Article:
Doctors are usually more concerned about a retinal migraine than a migraine with aura. It's rare, but retinal migraines can sometimes lead to permanent vision loss in one eye. Get medical help if your symptoms last longer than an hour.
Retinal migraines can also have the same symptoms as other serious eye conditions and urgent medical problems. Always tell a doctor when you notice new changes in your vision.
Migraine aura symptoms
Almost all visual migraine auras will make you see at least one unusual effect. Most auras last between five minutes and one hour before they go away on their own.
Visual effects can include:
Blurry or blind spots
Wavy or "watery" vision
You can see an aura in both of your eyes. Since they start in your brain, you'll still be able to see things like flashing lights or bright spots with your eyes closed.
But migraine auras aren't always just visual. Around one in three auras comes with sensory symptoms like numbness or tingling in your body. One in every 10 auras includes dysphasic symptoms that make it harder to speak and use language the way you're used to.
Most people get very sensitive to light once their migraine pain starts, even if they don't see an aura beforehand. They can also feel pain or pressure behind their eyes.
SEE RELATED: Other conditions that cause temporary blindness
What causes ocular migraines?
Ocular migraines can be triggered, but researchers don't know exactly why they start happening in the first place. They think that retinal migraines share the same triggers with migraine headaches (with or without an aura).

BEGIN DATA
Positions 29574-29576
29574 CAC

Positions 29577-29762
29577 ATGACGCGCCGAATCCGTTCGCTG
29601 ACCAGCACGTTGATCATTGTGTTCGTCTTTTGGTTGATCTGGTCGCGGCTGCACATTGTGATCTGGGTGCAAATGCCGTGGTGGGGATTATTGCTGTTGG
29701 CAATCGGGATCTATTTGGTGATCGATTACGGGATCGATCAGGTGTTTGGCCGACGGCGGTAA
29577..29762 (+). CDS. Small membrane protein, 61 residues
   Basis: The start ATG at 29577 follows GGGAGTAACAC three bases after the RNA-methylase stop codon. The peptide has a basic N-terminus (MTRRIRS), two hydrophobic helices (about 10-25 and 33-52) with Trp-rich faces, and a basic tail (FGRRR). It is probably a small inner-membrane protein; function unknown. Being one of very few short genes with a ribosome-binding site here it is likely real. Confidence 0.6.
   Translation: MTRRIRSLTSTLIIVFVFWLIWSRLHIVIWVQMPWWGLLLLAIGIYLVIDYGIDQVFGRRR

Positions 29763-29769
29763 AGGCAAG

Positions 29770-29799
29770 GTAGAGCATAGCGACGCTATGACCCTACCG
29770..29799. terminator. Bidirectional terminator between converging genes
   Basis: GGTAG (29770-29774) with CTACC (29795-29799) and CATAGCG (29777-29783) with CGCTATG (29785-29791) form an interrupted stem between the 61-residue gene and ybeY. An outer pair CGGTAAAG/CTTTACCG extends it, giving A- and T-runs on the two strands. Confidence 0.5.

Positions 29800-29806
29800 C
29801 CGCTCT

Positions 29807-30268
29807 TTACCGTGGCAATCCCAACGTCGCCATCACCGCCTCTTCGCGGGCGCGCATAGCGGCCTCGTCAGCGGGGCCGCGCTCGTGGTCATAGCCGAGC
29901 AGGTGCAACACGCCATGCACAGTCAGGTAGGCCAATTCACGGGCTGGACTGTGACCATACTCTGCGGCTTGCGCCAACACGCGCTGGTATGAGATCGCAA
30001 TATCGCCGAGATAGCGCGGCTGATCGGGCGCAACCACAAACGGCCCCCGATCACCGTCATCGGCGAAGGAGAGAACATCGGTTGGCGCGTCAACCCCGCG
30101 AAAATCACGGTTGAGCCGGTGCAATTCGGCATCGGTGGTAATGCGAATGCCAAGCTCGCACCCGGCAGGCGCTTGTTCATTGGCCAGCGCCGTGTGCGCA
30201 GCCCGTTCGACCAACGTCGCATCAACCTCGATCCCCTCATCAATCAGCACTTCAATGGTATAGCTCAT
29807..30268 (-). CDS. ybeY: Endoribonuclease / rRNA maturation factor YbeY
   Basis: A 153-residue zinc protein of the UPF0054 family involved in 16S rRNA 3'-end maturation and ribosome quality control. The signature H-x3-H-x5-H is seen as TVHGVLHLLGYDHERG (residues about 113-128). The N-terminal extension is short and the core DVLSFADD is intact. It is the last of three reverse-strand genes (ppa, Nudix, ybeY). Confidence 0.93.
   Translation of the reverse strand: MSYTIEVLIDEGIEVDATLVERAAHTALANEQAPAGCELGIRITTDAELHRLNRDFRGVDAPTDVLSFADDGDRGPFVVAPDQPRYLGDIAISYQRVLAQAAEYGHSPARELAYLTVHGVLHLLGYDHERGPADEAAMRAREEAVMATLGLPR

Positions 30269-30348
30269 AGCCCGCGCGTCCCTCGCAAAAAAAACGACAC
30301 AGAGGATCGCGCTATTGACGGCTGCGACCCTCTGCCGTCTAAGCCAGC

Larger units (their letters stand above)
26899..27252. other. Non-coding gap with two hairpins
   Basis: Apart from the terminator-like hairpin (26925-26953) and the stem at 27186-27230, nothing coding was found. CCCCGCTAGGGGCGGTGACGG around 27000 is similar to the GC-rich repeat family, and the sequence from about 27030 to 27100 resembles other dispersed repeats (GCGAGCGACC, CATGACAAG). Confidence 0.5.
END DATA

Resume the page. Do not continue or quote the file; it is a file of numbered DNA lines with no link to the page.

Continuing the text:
Possible triggers include:
Caffeine and caffeine withdrawal
Food and chemical sensitivity
High blood pressure
Low blood pressure
These are some of the most common triggers, but they aren't the only things that can lead to an ocular migraine.
Ocular migraine treatment
An ocular (retinal) migraine episode is very hard to treat because it lasts such a short time. Drugs that treat migraine headaches usually don't help retinal migraines. That's why doctors usually focus on preventing them instead.
Treating migraine aura alone
It's also hard to stop a migraine aura once it starts, since it usually doesn't last long enough for medicine to kick in.
The FDA hasn't approved any drugs to treat migraine auras without headaches (acephalgic migraines). Possible treatments like magnesium and aspirin have had promising results, but more research is needed.
Treating migraine aura with headache
If you get a headache after an aura, your doctor might suggest treating the pain and other uncomfortable symptoms with:
Over-the-counter pain relievers – Drugs you can buy without a prescription. Some may help treat mild migraines. Common drugs include Advil, Motrin, Excedrin and others.
Triptans – Prescription drugs that block pain inside the brain. Doctors may prescribe Imitrex, Maxalt, Relpax or others.
Ergotamines – A prescription drug that blocks pain inside the brain. Most doctors now prescribe triptans instead of ergotamines. Common drugs include Cafergot, Migranal and others.
Antiemetics – Drugs that treat nausea and vomiting. Common drugs include Reglan, Compazine and others.
Opioids – Prescription narcotic drugs that help relieve pain. Opioid drugs are very addictive, so doctors don't prescribe them unless they need to.
Ocular migraine prevention
Retinal migraines, migraine auras and migraine headaches can be triggered by many of the same things.